BY Art Thiel 03:00PM 09/20/2019

Thiel: Wilson’s ‘Formula One’ plan to stay upright

Among NFL QBs, the casualty rate so far is high. In Seattle, Russell Wilson’s health and enthusiasm remain undiminished. It may be his biggest feat of all.

Over eight seasons, Russell Wilson has managed to keep guys like Jadeveon Clowney, here with the Texans,  from knocking him out of games. / Drew Sellers, Sportspress Northwest

After the injury downings of icons Drew Brees and Ben Roethlisberger, which followed the surprise retirement of the Colts’ Andrew Luck, quarterback longevity is the raging topic of the early NFL season. The casualty rate across the league is so high that two former Washington State quarterbacks, Gardner Minshew and Luke Falk, have risen to starting jobs with the Jacksonville Jaguars and New York Jets.

If current Cougars starter Anthony Gordon plays it shrewdly, he’ll be the Patriots quarterback next year after the retirements of Tom Brady and Bill Belichick, because WSU coach Mike Leach will obviously ascend to the New England job.

OK, OK, I’ll set aside the Laphroaig Lore single malt scotch for a moment.

The truth remains that for all the Kevlar-enhanced bubble wrap that rulesmakers have glued around the position, QB vulnerability remains the NFL’s scariest element week to week. If you don’t believe it, check the shirt you were wearing Sunday when Seahawks QB Russell Wilson made his awkward slide into and under the Heinz Field turf in Pittsburgh. You know, the shirt upon which you spit up.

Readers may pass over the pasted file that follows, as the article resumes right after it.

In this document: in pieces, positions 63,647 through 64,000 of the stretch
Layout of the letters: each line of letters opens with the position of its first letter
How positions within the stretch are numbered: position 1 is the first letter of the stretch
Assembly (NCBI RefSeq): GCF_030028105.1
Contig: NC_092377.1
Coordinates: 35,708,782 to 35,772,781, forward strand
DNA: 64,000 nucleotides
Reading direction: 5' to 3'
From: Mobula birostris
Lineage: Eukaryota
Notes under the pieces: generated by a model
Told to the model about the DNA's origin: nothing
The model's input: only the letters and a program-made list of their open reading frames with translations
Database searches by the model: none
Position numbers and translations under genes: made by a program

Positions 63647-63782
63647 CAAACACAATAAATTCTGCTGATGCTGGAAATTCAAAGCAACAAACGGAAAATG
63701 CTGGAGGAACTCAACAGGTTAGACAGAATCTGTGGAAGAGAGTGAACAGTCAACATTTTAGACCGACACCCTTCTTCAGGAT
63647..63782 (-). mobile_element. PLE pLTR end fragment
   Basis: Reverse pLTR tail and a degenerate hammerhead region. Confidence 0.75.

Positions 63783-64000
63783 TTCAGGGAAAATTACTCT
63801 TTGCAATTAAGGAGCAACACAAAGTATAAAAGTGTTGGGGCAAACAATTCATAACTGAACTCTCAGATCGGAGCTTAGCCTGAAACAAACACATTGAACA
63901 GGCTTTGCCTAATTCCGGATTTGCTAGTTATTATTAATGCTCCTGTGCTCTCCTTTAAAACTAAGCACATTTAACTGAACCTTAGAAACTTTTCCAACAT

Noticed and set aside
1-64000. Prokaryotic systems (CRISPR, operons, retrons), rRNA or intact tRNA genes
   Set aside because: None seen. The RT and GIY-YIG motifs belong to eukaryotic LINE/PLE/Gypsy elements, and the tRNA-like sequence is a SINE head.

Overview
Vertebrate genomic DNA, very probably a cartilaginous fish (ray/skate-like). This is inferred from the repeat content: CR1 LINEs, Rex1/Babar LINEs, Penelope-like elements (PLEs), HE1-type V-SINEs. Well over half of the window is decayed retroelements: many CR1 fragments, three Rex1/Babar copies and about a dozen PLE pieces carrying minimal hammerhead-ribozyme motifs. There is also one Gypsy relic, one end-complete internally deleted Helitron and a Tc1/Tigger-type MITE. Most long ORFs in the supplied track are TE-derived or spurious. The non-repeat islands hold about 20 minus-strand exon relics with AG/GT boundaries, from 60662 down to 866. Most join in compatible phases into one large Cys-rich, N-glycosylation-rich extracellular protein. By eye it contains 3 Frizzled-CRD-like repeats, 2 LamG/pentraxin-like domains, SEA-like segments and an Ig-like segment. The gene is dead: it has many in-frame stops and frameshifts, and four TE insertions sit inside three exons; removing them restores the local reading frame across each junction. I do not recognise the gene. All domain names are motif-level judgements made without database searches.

Wilson was fine, fine enough to win NFC offensive player of the week for his work in the 28-26 win over the Steelers (29-of-35 for 300 yards, with three touchdowns). Nevertheless, digestive hygiene was a momentary health crisis across the Northwest.

Because the Seahawks play the Brees-free Saints Sunday at the Clink, Wilson, 30, at his weekly presser Thursday at Seahawks headquarters was asked a variety of questions about perhaps the most remarkable feat of his career — he hasn’t missed a game in eight seasons since starting as a rookie in 2012.

In order to appreciate his answers and the stability he has brought to the position — it was a big part of the Seahawks’ decision in the off-season to make him the NFL’s highest-paid player — it’s instructive to compare the Seattle situation (and a few others elsewhere) to its polar opposite.

Since Jim McMahon played his last in 1988 for the Chicago Bears — a team that’s been around for the most recent 99 of the NFL’s 100 years and won their only Super Bowl following the 1985 season — they have had 33 quarterbacks start over the subsequent 30 years. Since the Super Bowl era began 53 years ago, the Bears have had 49 starters.